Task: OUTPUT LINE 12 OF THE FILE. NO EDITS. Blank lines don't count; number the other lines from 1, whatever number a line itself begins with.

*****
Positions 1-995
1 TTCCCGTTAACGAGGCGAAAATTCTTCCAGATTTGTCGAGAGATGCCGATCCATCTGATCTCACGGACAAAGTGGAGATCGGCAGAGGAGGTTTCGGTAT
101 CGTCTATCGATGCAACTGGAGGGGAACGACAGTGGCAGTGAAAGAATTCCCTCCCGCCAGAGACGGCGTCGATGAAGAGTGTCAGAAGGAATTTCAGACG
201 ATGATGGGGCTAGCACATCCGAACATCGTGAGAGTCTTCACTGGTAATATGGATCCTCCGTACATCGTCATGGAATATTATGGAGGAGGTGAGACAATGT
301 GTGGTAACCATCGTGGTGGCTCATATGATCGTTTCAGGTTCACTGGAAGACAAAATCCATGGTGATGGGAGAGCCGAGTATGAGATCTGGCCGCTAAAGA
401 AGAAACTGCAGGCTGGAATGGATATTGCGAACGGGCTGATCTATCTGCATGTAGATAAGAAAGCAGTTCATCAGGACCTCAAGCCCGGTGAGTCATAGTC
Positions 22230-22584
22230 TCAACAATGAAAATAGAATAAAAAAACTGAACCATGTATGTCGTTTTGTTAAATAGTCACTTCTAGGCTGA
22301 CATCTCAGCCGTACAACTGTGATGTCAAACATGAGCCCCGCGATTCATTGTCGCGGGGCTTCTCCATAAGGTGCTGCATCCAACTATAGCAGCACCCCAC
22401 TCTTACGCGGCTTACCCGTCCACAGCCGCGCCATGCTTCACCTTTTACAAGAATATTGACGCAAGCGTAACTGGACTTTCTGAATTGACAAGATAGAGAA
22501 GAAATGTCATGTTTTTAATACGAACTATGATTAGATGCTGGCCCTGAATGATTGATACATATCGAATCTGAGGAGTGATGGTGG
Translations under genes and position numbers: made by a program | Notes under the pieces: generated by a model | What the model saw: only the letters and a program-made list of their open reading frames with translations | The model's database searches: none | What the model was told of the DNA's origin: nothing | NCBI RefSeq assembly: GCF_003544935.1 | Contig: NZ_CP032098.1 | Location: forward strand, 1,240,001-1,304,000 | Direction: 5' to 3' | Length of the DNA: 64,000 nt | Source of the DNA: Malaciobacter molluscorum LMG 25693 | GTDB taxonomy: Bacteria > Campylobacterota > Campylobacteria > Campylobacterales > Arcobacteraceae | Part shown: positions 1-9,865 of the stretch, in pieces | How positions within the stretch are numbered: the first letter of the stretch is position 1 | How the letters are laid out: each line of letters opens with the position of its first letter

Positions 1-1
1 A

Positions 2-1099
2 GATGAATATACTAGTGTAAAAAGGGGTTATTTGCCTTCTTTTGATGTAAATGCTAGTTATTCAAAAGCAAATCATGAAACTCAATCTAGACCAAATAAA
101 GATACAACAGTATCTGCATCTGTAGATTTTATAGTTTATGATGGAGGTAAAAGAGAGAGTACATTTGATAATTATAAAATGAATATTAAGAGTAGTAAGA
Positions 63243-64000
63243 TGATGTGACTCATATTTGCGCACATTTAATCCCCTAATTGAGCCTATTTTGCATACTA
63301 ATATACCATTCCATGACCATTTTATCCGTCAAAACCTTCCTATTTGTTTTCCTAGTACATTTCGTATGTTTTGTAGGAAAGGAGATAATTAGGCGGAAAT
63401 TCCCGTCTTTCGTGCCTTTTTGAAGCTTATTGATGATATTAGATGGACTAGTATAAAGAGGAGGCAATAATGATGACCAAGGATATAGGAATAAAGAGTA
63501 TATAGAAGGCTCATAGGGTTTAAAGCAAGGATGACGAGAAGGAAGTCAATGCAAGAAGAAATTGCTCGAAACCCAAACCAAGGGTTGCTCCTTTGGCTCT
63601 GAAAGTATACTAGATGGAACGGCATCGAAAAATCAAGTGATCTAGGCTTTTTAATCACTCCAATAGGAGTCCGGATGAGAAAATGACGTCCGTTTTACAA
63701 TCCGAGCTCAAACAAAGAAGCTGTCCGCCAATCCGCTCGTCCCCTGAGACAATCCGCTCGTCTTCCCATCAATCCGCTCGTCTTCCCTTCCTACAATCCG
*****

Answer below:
Translations under genes and position numbers: made by a program | Notes under the pieces: generated by a model | What the model saw: only the letters and a program-made list of their open reading frames with translations | The model's database searches: none | What the model was told of the DNA's origin: nothing | NCBI RefSeq assembly: GCF_003544935.1 | Contig: NZ_CP032098.1 | Location: forward strand, 1,240,001-1,304,000 | Direction: 5' to 3' | Length of the DNA: 64,000 nt | Source of the DNA: Malaciobacter molluscorum LMG 25693 | GTDB taxonomy: Bacteria > Campylobacterota > Campylobacteria > Campylobacterales > Arcobacteraceae | Part shown: positions 1-9,865 of the stretch, in pieces | How positions within the stretch are numbered: the first letter of the stretch is position 1 | How the letters are laid out: each line of letters opens with the position of its first letter